Do you own this retro video game? Old Nintendo cartridges sells for MILLIONS at auction | Gaming | Entertainment

A new record has been set for the most valuable game of all time after a sealed copy of Super Mario 64 was sold at auction for over one million pounds.

Retro games have been collected online and sold at different sales events for decades, and it appears things are only going to get more valuable.

This week’s record-breaking news was set by what is being labelled a pristine condition Nintendo 64 title, which sold for $1.56 million at auction (£1.12 million).

And what makes this story so compelling is that there are a lot of people who can check their own back catalogue of retro titles or dusty boxes of junk in the loft for something similar.

Super Mario 64 was first released by Nintendo in 1996, becoming the best-selling game on the Nintendo 64 console.

And with over 11 million copies sold, there’s a good chance you could find your own retro titles gathering dust or at car boot sales.

Read More: More PS5 stock coming to Amazon UK and Very this week 

What makes this copy so valuable is the condition, with Super Mario 64 originally sold in cardboard boxes.

It makes finding one in mint condition all that harder, and a grading system exists for working out just how pristine a retro video game is.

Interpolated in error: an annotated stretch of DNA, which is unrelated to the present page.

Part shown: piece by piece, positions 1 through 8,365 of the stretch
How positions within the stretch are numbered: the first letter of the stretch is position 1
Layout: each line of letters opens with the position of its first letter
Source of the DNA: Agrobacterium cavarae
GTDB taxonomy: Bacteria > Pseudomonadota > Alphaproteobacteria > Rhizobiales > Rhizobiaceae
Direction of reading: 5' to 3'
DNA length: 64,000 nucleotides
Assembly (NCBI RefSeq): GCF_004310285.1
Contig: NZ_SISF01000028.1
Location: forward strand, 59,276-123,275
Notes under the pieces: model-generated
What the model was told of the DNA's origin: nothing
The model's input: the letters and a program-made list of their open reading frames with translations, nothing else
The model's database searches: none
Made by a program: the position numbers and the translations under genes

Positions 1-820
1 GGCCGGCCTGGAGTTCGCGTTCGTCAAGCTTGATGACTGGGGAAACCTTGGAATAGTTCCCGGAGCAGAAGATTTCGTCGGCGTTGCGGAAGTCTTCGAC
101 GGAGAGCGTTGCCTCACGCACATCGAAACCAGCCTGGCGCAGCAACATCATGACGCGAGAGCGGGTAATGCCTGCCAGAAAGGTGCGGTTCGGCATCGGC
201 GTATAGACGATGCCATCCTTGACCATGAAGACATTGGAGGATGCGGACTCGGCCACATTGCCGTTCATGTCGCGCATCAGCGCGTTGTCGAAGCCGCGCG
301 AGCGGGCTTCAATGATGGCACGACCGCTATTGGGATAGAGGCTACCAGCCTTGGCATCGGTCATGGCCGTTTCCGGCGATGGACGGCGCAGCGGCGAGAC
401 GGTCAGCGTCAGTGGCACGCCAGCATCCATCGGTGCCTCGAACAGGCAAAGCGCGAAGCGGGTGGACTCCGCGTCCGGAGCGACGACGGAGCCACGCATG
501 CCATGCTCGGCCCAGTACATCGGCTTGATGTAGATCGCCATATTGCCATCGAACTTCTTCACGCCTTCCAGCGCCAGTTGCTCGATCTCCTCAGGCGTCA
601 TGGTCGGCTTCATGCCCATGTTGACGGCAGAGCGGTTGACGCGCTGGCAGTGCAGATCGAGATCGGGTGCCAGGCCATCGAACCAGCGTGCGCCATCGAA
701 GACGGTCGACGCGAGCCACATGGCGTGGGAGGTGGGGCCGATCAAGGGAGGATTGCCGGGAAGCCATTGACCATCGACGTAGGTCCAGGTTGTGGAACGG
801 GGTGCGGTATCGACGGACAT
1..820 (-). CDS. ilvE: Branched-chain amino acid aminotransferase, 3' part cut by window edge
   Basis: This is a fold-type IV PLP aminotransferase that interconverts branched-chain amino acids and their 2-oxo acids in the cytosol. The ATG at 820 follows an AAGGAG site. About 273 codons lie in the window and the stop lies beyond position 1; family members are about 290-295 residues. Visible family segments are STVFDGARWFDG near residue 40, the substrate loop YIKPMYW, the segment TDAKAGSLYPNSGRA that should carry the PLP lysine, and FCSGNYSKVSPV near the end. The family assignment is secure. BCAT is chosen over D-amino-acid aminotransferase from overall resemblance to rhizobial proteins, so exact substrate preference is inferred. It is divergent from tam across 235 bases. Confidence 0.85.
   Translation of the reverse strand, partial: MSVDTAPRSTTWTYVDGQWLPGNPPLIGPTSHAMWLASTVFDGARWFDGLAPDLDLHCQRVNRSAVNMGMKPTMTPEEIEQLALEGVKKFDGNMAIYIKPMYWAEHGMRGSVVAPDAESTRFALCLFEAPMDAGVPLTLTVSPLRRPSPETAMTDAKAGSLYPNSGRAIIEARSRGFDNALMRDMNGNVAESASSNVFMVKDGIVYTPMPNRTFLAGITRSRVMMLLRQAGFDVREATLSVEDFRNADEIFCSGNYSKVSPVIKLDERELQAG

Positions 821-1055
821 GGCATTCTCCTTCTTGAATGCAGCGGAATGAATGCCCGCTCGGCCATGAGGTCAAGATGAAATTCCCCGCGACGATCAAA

As an example, the video game grading company Wata listed the $1.56 million-selling copy of Super Mario 64 at a 9.8 A++, which is almost a perfect score.

And the official Super Mario Auction page describes the unique lot number in the highest terms, telling potential bidders:

“Well — we’re a bit speechless on this one. What can we even say that would do this copy the justice it deserves?

“The cultural significance of this title and its importance to the history of video games is paramount, and the condition of this copy is just so breathtaking that we’re really at a loss here.

“If you have had your heart set on obtaining the highest graded copy of the single best-selling video game on the Nintendo 64 — the first 3D adventure of Nintendo’s mascot, Mario — we only have one piece of advice: this is not an opportunity to waste.”

The findings revealed by Many Spins revealed that across Europe, Super Mario 64 ranked as a firm favourite among 15 countries on the continent, including but not limited to Norway and Sweden, which both had an average monthly search volume of 1,600 for the game, followed by Austria (1,300), and Germany (9,900).

Duke Nukem was yet another popular choice among European countries, ranking as the most searched for retro video game in six, including Bulgaria, Estonia, Finland, Lithuania, Slovakia, and Slovenia.

Of those countries, the highest average monthly search volume came from Finland, with residents making 1,000 searches on average each month for the retro title. Bulgaria makes 210 searches per month on average, Slovakia makes 480, and Estonia, Lithuania, and Slovenia each make 140 each.

Sonic 3D Blast, Metal Slug and Devil May Cry also ranked as the favourite retro video games in numerous European countries, showing widespread popularity for the titles right across the region.





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